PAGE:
Overview: Dragon Goes House-Hunting focuses on a scaredy red dragon by the name of Letty (Michael Kovach). After being rejected from his father (Jim Foronda), he must live on his own and seek out a new home for himself out in the wildlands of the world.
Our Take: Watching through the first half of Dragonman Crybaby, I had quickly realized why this show even exists in the first place. Truthfully, there is a novelty in watching a huge belligerent looking dragon be as delicate as a daffodil. Watching Letty whine and moan from one predicament to the next had a certain charm that caused me to giggle and grin my way to that conclusion. Or just the sheer enjoyment of watching goblins, harpies and trolls be bewildered by his sorry state and/or then proceed to ridicule him. There are also a handful of old school RPG references and easter eggs with traditional turn based battles and HUD gags sprinkled throughout. Although, at the end of the day, it really is just that, charm. It is never able to go beyond that, comedically. Or at least that’s what I had thought until the last few minutes.
It is the closing moments when the show really hits its stride and offers a glimpse of the series it wants to become. Too bad it didn’t really come in until so late into the game. It even gave me BoJack Horseman vibes at times with the hilarity of long drawn out pauses and blank facial expressions. Also there were oddly enough, a lot of modern references with televisions, video games and reality series, offering quite a wide range. It is weird because the world that the anime encompasses is seemingly strictly fantasy. But truth be told it just seems like House-Hunting is more preoccupied with just making good jokes and gags rather than adhering to any sort of continuity. Which, in its case, is a strength as it worked and hopefully will continue to be utilized and pushed even further throughout the remaining eleven episodes. Lastly, as a side note, there was quite a bit of great scope in Dragon Goes’ magical vistas, as well as a lot of diversity in style.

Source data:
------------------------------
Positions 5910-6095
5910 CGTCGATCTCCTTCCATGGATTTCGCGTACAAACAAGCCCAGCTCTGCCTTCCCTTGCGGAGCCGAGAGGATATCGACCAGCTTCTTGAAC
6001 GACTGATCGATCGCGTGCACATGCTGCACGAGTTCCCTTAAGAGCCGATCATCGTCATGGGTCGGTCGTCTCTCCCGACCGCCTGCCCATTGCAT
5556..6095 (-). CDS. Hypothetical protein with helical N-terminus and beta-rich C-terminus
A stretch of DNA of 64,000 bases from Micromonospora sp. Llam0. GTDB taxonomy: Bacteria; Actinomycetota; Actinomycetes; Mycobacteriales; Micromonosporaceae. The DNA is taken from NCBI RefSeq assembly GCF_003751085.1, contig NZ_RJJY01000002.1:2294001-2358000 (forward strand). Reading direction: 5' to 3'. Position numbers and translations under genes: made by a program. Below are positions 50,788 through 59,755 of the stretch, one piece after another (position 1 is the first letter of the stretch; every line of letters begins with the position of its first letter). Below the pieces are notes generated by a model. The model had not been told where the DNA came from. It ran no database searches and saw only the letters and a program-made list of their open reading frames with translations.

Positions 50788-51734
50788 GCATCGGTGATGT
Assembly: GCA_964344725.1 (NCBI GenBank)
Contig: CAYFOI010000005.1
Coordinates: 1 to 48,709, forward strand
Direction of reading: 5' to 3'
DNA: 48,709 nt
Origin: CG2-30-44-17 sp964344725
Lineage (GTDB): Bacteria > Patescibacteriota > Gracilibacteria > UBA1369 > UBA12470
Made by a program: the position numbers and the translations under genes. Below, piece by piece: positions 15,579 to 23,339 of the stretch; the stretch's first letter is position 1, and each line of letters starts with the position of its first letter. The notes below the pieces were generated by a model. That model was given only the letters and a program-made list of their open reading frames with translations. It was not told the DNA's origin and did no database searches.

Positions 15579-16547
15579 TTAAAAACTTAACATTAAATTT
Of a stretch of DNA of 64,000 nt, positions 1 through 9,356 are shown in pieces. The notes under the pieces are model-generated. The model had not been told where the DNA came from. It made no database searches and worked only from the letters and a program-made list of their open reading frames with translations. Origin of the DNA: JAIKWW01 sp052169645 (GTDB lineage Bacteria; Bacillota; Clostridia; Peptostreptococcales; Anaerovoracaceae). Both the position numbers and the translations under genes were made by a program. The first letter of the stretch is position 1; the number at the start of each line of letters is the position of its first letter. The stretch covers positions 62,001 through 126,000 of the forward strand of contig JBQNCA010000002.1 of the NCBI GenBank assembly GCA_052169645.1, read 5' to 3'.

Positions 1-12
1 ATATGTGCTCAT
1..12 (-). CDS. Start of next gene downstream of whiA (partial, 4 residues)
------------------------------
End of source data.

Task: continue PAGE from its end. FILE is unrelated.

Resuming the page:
“A Hoard of Homes” peaks just enough interest with it’s ironic dragon hijinks as well as witty humor, which, while confined mostly to the end, leaves you wanting just a tiny bit more.